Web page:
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🤲 FOOTBALL FOR ALL: A huge thank you to @NorthPandIClub for their continued support of our disabilities programmes… https://t.co/AJYI1McjcD

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RT @Hayley_NE: Young people from Newcastle doing loads of #socialaction as part of their @NCS experience for @WEFoodbank! Great to see tha…

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It's Great Britain v The Netherlands in the #WorldTransplantGames final going on right now at Gateshead Internation… https://t.co/n8wgcf59Ku

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Appeal To Find Descendants Of Magpie Legends

Newcastle United Foundation is looking for descendants or family members of two former players.

The Foundation is preparing to induct Magpie legends Bobby Mitchell and Bill McCracken into its Hall of Fame next month and is appealing for descendants or relatives to come forward. The Hall of Fame recognises the achievements of those people that have made an outstanding contribution to Newcastle United and football over the club’s long history.

Bobby Mitchell (1949-1961) was a darling of the St. James’ Park crowd. ‘Bobby Dazzler’, as he was affectionately known, was a wing wizard and instrumental in United’s immediate post war years, culminating the three Wembley FA Cup triumphs. Born in Glasgow in 1924, he joined the then notable Scottish side Third Lanark in 1942 before serving as a telegraphist in the Royal Navy during World War two in the Mediterranean and Pacific.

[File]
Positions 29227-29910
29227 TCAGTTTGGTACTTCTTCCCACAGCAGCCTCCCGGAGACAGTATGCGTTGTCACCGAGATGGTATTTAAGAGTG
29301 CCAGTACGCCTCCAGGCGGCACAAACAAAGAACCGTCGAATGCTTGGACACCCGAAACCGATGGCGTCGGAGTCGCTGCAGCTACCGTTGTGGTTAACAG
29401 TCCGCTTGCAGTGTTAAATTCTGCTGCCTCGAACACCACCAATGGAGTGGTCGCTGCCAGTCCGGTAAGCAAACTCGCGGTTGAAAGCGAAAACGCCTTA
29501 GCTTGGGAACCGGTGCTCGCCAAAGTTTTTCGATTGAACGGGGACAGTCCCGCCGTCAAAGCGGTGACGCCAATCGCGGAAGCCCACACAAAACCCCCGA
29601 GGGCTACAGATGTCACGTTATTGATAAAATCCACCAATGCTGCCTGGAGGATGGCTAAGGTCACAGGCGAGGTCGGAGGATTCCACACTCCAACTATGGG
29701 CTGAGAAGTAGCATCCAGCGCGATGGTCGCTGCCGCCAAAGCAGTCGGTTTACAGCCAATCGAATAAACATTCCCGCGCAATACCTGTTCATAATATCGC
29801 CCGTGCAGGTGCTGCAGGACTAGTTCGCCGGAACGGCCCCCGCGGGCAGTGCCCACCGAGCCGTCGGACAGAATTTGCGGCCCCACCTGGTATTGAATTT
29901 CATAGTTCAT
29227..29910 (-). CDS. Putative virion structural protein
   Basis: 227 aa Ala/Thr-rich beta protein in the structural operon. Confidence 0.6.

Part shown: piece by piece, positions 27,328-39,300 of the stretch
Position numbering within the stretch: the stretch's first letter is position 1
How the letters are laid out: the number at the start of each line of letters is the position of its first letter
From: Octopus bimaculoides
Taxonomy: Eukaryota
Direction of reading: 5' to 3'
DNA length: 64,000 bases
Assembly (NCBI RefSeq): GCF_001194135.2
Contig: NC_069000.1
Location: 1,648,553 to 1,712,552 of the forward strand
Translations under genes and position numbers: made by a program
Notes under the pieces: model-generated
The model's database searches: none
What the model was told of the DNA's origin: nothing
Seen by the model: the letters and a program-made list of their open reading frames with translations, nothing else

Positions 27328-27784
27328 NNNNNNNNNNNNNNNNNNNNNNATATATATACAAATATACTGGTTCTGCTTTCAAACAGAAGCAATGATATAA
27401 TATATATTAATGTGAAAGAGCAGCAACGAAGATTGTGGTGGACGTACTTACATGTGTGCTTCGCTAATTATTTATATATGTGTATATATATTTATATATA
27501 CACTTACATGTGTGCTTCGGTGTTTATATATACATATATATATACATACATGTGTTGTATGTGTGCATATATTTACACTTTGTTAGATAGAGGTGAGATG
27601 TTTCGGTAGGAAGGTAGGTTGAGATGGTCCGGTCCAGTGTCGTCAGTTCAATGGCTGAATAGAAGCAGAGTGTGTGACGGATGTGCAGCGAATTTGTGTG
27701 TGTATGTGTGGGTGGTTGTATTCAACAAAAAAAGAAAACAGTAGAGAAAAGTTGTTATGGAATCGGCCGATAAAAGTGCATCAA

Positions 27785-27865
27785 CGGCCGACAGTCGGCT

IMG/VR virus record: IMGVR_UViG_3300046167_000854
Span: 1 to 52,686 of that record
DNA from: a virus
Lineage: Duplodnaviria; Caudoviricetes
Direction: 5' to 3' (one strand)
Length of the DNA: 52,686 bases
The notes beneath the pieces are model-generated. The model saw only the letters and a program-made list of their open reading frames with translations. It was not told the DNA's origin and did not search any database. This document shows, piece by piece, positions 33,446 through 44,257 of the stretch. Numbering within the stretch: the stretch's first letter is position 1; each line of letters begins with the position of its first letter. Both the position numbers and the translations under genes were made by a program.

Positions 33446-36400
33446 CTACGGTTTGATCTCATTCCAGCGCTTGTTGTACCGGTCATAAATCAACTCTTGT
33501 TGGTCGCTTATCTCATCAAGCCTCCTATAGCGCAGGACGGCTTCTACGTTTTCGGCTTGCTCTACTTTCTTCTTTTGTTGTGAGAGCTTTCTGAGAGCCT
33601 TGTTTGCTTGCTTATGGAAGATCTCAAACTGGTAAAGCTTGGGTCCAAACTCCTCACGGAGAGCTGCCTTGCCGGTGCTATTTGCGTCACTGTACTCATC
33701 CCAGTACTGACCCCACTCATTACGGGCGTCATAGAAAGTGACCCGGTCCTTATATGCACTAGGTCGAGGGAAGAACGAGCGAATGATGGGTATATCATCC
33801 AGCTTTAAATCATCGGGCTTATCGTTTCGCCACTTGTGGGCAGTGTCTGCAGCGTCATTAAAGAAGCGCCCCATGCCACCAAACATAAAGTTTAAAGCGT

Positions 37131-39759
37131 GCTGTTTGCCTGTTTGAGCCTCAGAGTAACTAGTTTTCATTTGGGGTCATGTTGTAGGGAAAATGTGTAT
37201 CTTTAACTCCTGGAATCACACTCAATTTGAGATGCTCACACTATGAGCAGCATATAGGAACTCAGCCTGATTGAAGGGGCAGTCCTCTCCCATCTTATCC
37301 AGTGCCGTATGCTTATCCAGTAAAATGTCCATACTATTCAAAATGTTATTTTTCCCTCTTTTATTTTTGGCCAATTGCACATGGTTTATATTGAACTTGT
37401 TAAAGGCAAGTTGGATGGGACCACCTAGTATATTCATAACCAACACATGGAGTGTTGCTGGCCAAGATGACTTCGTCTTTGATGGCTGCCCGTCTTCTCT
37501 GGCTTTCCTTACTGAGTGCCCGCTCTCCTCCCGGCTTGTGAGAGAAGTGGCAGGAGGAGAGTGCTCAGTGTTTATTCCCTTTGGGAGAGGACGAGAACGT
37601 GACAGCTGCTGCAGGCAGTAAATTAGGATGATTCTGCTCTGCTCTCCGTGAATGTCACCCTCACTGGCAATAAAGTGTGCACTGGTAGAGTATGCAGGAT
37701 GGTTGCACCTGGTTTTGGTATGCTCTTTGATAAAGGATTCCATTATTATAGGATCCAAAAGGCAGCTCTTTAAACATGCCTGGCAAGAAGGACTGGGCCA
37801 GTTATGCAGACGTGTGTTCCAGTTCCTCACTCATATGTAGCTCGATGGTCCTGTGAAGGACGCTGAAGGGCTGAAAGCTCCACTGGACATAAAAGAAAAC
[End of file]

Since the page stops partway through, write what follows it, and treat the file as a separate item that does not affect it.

He moved to Newcastle United in 1949 for £17,000, a record fee for a winger. Famed for his immaculate ball control, he scored many important goals for United, especially in FA Cup ties during a magnificent 13-year career on Tyneside.  In his final year, 1961, he was awarded a hugely deserved testimonial where a terrific crowd of over 40,000 turned up, clear evidence of the affection in which Mitchell was held by United’s fans.

Bill McCracken (1904 to 1924) helped Newcastle United win three League titles and the FA Cup in 1910, playing 432 games and scoring eight goals. As a right back at Newcastle, he employed the technique of making opposition forwards ruled “offside” when the rules stated that three defenders must be between the attacking player and the goal line. So successful was McCracken’s defensive tactics that the Offside Rule was changed to “2 defenders” between the foremost attacker and the goal line. After leaving Newcastle he went on to become Hull City manager in 1923 and later had a short term in charge of Gateshead F.C.

Anyone who believes they may be related to either player is asked to contact Gavin Ferry on 0191 201 8451 or email gavin.ferry@nufc.co.uk

For more information on how you can get involved
Email foundation@nufc.co.uk

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